I got more than my German friend, as my masseuse chants softly each time she starts the head massage.   Off to one of the treatment rooms along the corridor of gaily painted doors and on to the high table to have my body pummelled and pulled and oiled.  When I am turned face down I find myself staring at lotus blossom floating in a bowl below the massage table.  There are yellow trumpet flower heads and dark green glossy leaves scattered here there and everywhere, even in the toilet which is at the end of the corridor.

All is open to the elements with a thatched vaulted roof above to protect you from the sun.  Coconut palms and bushes sway in the breeze alongside the Ayurvedic suite of rooms.  Coloured canvas blinds can be pulled down as protection from the sun and there is a huge piece of blue silk with an embroidered gold border along each side of the length of the piece of silk.  There are dots of gold all over the material which may have been a sari in an earlier life.  It is stretched on bamboo in line with the table and about five feet above.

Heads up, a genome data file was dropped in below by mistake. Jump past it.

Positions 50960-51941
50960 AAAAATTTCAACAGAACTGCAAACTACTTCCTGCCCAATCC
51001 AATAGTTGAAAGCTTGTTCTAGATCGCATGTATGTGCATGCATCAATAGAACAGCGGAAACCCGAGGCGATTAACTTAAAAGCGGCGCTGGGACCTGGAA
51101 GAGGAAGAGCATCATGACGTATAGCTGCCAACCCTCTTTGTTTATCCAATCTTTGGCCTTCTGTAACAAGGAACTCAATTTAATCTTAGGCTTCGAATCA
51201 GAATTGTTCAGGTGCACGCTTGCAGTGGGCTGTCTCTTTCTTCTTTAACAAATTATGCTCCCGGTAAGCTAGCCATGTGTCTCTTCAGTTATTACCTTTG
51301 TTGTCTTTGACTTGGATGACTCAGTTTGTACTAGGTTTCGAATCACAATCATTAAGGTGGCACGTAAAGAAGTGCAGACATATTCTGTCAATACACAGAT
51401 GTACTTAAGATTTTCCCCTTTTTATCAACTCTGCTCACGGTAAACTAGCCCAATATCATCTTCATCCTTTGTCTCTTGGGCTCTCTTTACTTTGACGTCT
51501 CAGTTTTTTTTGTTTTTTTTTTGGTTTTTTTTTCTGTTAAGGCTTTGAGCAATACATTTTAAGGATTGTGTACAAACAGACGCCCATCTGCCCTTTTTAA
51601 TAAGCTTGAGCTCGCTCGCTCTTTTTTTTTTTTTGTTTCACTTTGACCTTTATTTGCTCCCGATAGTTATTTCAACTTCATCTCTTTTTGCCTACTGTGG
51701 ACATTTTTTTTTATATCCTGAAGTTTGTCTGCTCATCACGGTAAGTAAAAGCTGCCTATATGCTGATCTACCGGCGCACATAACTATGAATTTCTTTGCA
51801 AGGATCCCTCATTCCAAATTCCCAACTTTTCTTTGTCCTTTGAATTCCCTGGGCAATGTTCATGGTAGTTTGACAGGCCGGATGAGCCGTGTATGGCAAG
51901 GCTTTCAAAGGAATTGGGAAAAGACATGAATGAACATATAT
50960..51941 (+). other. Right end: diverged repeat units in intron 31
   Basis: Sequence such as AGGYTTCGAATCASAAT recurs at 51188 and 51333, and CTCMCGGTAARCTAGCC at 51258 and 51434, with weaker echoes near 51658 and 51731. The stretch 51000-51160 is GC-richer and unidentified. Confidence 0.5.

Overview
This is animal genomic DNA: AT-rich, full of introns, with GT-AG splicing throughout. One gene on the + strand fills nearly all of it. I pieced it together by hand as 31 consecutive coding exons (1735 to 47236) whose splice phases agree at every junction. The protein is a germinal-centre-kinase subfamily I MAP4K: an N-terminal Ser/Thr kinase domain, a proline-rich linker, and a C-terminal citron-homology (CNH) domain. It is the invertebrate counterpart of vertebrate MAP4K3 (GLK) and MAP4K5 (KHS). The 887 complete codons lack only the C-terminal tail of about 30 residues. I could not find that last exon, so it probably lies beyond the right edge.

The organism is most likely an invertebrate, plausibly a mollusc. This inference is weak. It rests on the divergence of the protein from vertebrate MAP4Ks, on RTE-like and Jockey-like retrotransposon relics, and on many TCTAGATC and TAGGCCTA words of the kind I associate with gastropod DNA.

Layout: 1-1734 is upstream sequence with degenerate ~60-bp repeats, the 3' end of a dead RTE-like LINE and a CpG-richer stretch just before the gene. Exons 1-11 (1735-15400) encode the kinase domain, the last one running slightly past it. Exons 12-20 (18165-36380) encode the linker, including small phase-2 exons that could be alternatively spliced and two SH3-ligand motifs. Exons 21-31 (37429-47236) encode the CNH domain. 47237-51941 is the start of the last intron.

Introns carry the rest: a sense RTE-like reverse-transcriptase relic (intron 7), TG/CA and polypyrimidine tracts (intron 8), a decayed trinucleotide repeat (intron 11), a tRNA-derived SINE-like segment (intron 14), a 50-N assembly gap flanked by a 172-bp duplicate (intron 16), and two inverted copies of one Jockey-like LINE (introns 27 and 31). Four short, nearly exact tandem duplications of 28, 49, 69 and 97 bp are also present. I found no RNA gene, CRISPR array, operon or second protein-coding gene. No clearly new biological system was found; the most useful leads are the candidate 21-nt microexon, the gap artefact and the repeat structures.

You would almost dose off but for the request, ‘madam turn over, madam sit up, etc.’  Eventually madam is guided to a steam contraption in another room. The only way I can describe it is like a wooden clinker built version of the iron lungs we used to see polio victims in when I was a child.  It was like a huge clam shell open and waiting for me to climb in so it could snap shut!

I hoisted my oiled body up and lay on a thick towel above the slatted base.  The slip of a girl, always quiet, always serious, indicated I should move over a tad to my right otherwise my left arm would be caught in the door as it came down. I duly moved over and within seconds found myself encased in the wooden steamer with only my head protruding.

I didn’t see any dials so maybe the heat temperature was operated automatically.  I lay there growing hotter and hotter.  My girl went out of the room and I wondered what I would do if it got too hot. I thought of the large stainless steel domed barbecue my cousin in Penticton has out on his deck where he does most of the cooking, even in the winter.  I thought I knew just how these oil-basted lumps of chicken felt as he closes the domed cover so the meat can cook through.